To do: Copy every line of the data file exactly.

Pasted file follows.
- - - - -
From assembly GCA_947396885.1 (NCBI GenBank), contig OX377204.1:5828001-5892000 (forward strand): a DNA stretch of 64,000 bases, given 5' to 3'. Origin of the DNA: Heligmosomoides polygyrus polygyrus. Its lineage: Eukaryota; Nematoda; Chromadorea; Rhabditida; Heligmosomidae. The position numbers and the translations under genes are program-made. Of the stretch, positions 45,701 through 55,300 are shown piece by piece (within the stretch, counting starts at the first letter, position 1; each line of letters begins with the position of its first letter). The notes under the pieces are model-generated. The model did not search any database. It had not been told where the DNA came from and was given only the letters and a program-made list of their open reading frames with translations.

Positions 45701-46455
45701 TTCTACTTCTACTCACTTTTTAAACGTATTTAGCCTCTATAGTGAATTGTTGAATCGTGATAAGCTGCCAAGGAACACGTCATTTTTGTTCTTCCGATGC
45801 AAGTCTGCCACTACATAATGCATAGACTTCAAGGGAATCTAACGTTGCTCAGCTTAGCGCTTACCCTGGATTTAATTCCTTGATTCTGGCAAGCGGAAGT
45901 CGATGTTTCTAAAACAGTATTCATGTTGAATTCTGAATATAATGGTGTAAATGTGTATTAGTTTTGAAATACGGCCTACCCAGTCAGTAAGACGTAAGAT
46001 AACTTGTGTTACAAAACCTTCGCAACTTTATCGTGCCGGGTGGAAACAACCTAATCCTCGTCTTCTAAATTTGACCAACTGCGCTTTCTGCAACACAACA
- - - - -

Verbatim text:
From assembly GCA_947396885.1 (NCBI GenBank), contig OX377204.1:5828001-5892000 (forward strand): a DNA stretch of 64,000 bases, given 5' to 3'. Origin of the DNA: Heligmosomoides polygyrus polygyrus. Its lineage: Eukaryota; Nematoda; Chromadorea; Rhabditida; Heligmosomidae. The position numbers and the translations under genes are program-made. Of the stretch, positions 45,701 through 55,300 are shown piece by piece (within the stretch, counting starts at the first letter, position 1; each line of letters begins with the position of its first letter). The notes under the pieces are model-generated. The model did not search any database. It had not been told where the DNA came from and was given only the letters and a program-made list of their open reading frames with translations.

Positions 45701-46455
45701 TTCTACTTCTACTCACTTTTTAAACGTATTTAGCCTCTATAGTGAATTGTTGAATCGTGATAAGCTGCCAAGGAACACGTCATTTTTGTTCTTCCGATGC
45801 AAGTCTGCCACTACATAATGCATAGACTTCAAGGGAATCTAACGTTGCTCAGCTTAGCGCTTACCCTGGATTTAATTCCTTGATTCTGGCAAGCGGAAGT
45901 CGATGTTTCTAAAACAGTATTCATGTTGAATTCTGAATATAATGGTGTAAATGTGTATTAGTTTTGAAATACGGCCTACCCAGTCAGTAAGACGTAAGAT
46001 AACTTGTGTTACAAAACCTTCGCAACTTTATCGTGCCGGGTGGAAACAACCTAATCCTCGTCTTCTAAATTTGACCAACTGCGCTTTCTGCAACACAACA